WASHINGTON – Amid President Donald Trump’s push for tighter immigration policies, the United States deported more than 256,000 illegal immigrants in 2018 – the highest number since the Obama administration, new data shows.
U.S. Immigration and Customs Enforcement Deputy Director Ronald Vitello announced Friday that in the past fiscal year, which ended in September, ICE has detained “a record number” of illegal immigrants and that the number of those deported has risen about 13 percent since 2017. The data, which comes from a new agency report, shows that 145,262 of those who were deported were convicted criminals and that 22,796 had criminal charges pending against them.
In addition, some 5,872 were reported as known or suspected gang members and 42 were believed to be terrorists, according to the report.
The number of families and unaccompanied children who were deported also increased. ICE said that 2,711 who were traveling in families and 5,571 unaccompanied children were removed from U.S. soil.
“We’ve continued to achieve gains in all meaningful enforcement measurements,” Vitello said, despite significant underfunding. The strain on resources is a consequence of current border crisis, he said.
“With the continued surge and without congressional action to fund the agency at adequate levels, ICE may be forced to make difficult choices that could hamper our ability to fulfill our public safety or national security mission,” he added, noting that the agency does not want to release detainees due to budgetary constraints because it would create a public safety risk.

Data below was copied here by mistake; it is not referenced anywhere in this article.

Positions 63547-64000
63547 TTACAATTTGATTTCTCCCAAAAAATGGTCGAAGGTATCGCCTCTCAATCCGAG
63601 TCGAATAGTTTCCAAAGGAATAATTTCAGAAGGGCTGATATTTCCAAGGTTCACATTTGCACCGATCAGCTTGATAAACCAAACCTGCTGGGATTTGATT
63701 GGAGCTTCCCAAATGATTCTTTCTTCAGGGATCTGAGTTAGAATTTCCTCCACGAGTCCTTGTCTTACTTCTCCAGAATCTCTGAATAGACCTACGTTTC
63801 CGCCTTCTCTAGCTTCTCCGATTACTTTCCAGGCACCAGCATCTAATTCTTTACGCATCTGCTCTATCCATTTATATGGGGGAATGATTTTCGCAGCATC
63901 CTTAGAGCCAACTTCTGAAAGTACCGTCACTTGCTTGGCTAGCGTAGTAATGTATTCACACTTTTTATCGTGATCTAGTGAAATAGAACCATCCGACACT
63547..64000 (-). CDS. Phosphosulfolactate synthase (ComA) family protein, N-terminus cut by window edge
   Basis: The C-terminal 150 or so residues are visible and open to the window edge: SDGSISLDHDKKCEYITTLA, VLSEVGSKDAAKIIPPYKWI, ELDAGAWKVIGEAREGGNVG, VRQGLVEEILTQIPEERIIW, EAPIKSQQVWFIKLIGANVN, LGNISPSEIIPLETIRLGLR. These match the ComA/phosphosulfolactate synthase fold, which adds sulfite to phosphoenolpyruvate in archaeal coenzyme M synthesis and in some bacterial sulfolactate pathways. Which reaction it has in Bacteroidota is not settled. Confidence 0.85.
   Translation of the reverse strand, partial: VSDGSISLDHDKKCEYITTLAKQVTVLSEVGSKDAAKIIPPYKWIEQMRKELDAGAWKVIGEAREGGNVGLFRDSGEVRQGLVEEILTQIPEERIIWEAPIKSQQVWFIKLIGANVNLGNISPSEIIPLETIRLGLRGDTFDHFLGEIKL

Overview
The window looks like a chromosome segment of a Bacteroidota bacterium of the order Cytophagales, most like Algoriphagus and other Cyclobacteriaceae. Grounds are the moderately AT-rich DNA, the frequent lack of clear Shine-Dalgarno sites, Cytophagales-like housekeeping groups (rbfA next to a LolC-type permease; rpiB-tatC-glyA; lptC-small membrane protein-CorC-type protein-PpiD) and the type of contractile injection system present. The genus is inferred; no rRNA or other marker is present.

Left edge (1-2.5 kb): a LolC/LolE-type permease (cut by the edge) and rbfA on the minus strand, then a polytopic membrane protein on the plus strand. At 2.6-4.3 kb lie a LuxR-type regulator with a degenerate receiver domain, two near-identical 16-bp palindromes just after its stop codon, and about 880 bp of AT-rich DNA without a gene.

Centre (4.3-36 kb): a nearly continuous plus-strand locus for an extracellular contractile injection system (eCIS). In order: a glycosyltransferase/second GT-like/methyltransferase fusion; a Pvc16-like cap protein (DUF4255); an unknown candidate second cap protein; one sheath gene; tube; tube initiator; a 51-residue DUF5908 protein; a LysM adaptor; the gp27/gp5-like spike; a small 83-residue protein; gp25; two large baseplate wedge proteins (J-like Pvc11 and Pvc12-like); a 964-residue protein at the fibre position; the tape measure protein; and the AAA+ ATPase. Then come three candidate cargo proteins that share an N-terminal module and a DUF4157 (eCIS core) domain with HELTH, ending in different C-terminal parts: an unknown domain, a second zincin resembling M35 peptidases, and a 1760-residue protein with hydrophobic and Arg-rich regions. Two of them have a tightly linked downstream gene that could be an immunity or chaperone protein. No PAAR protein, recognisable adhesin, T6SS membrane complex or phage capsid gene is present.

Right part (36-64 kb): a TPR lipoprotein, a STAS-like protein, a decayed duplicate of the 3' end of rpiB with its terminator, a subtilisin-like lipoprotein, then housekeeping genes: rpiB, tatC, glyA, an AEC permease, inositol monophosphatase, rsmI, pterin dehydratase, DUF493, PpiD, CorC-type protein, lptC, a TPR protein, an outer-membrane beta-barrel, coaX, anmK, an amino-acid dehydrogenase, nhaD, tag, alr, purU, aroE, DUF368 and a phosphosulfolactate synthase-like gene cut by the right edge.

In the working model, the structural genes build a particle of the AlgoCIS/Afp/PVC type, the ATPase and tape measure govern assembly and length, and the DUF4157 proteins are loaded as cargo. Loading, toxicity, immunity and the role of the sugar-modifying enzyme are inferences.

Since taking office, Trump has maintained a harsh stance on illegal immigration and in favor of border security. On Thursday he vowed to do “whatever it takes to get border security,” in large part by building a wall. The president’s promise to assuage the ongoing “crisis” at the U.S.-Mexico border has also included a series of executive orders in recent months, including calling for separation and detention of families entering at the border and limiting those eligible to apply for asylum.
Mary Bauer, deputy legal director for the Southern Poverty Law Center, said it is “appalling and morally unconscionable that this is the place where we find ourselves” – deporting people “without a sense of priorities.”
“It used to be that there was a sense that they were looking for people who had committed serious crimes,” she said in a phone interview with The Washington Post.
In fact, U.S. deportation numbers were higher during the Obama administration, reaching 409,849 in 2012, according to ICE’s Enforcement and Removal Operations reports. Data shows that in 2015 and 2016, however, the number of those deported dropped to 235,413 and 240,255, respectively.
Under the Trump administration, Bauer said that there has been a sense that U.S. immigration officials are “looking for everyone,” which has “created a society of fear and terror” in immigrant communities.
“We know the kinds of criminal violations that send people into the deportation machine,” she said. “People are there in large number because of minor traffic violations.”
According to the 2018 report, ICE also arrested more than 158,000 immigrants, most of whom were convicted criminals. ICE data shows that the largest number of criminal convictions – more than 54,000 – were DUIs, followed by “dangerous drugs,” other traffic offenses and immigration violations.